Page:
Re: Taking notes (was TW Classifications)

Subject: Re: Taking notes (was TW Classifications)
From: Tamara Peters <1455 -at- MN2 -dot- LAWSON -dot- LAWSON -dot- COM>
Date: Fri, 21 Apr 1995 09:51:00 CDT

It's a pretty fine line, isn't it? I DO *take notes* (lots of them) at
design meetings, but if asked to circulate them, I write it up as a design
plan, NOT minutes, no matter what I am asked to do. That usually either
gains me more responsibility or involvement because the programmer/manager
who leads the project LIKES what I did, or it stops the secretarial requests
because I have stepped on a programmer's toes.

What I react to is not the taking of notes, but the assumption on the part
of a professional that another professional is at a meeting MERELY to
requrgitate what happened. I think everyone should take their own notes to
retain information they need for their jobs. I happen to need most of what
gets decided at such meeting, if not all, and I don't mind sharing that info
-- but the form in which I share it WILL be appropriate to my profession and
to my aims/goals of exposing technology to the user's benefit.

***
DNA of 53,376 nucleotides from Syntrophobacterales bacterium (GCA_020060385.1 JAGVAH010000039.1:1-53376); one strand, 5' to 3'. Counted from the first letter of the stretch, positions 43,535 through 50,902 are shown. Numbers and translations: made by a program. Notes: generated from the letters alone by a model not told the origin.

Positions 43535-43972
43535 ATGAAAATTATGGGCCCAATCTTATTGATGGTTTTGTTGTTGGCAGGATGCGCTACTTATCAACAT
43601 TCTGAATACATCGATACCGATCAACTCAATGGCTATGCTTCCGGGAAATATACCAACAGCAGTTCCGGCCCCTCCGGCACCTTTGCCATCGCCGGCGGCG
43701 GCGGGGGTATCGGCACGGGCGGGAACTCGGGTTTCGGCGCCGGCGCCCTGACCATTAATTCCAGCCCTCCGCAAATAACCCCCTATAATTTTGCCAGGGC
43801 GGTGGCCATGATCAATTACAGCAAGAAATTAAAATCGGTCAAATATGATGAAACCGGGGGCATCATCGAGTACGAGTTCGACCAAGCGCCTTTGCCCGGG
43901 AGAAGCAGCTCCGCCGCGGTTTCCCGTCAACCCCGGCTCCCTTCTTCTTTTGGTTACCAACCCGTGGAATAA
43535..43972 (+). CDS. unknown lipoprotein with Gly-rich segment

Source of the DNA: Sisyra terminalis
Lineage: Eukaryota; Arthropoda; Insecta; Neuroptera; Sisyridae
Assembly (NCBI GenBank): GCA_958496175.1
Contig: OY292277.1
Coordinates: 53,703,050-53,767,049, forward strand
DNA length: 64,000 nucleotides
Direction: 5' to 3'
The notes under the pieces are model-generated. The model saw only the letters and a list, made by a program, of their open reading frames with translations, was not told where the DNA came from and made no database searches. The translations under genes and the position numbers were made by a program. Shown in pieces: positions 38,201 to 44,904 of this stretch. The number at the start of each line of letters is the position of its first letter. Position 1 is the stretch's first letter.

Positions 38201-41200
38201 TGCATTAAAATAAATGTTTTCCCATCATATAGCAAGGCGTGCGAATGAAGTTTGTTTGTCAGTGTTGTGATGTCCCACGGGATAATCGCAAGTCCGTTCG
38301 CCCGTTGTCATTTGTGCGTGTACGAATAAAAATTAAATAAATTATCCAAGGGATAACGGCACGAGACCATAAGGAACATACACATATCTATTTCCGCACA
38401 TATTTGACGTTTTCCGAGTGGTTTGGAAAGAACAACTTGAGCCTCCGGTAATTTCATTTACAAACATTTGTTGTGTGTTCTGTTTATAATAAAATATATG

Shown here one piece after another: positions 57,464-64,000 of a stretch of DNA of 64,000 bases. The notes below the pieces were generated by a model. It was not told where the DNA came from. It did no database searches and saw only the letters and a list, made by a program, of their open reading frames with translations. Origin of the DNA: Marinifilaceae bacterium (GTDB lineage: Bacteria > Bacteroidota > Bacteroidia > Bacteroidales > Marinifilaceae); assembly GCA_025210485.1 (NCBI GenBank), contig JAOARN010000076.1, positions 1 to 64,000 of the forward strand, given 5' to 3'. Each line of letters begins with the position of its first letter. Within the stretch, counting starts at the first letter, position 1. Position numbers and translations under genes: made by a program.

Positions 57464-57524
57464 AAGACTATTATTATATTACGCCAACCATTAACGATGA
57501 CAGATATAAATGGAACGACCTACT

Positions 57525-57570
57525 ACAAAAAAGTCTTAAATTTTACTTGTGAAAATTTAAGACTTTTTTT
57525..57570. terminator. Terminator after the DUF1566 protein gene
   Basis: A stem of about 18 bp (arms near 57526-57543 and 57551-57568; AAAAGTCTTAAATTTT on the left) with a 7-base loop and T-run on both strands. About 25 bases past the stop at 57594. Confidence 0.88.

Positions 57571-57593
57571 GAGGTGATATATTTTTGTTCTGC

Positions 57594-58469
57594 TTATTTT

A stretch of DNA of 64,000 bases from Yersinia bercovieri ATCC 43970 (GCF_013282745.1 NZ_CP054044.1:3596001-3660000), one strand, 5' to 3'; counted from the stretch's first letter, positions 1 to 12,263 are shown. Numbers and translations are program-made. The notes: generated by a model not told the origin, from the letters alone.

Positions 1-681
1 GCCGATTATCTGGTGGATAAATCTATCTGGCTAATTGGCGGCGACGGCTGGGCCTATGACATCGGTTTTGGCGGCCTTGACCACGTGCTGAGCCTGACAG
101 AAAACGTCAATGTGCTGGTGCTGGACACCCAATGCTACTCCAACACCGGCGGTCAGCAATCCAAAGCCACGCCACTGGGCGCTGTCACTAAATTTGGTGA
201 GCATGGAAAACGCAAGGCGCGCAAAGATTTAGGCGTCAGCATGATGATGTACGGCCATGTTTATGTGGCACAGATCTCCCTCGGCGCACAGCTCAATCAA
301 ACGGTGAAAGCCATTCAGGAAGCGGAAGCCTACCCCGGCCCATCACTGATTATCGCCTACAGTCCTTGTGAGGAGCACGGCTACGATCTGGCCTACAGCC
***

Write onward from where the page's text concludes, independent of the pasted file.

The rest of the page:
Lest anyone think I am putting down secretaries, I am not. I think they have
a great deal of training in areas I do not: for instance, I cannot hope to
capture a meeting verbatim -- I don't know short hand and think it is
incredible what a well-trained person can do! They are also professionals
who, in my experience, CHOSE their field for strong reasons, and they
deserve respect for what they do as well!

Tamara Peters
Technical Communicator
Lawson Software

tamara -dot- peters -at- lawson -dot- com
----------
From: TECHWR-L
To: Multiple recipients of list TECHWR-L
Subject: Taking notes (was TW Classifications)
Date: Friday, 21 April, 1995 8:00AM

A couple people have expressed (rather vehemently) an aversion to "taking
notes." I thought that was interesting, as the way I managed to wiggle my
way
into the development group on my first job eleven years ago was by
volunteering
to take notes at their design meetings. It quickly became apparent that I
was
contributing more, as I reorganized the information and tried to fill in
holes
by going back to participants individually, before coming up with the
printed
version. In other words, taking notes _earned_ me respect, rather than took
it
away. I guess I'll have to admit that times have changed, and I could be
considered a battle-scarred veteran in this profession!

Karla McMaster, technical writer
CTI PET Systems, Inc., Knoxville, TN
mcmaster -at- cti-pet -dot- com


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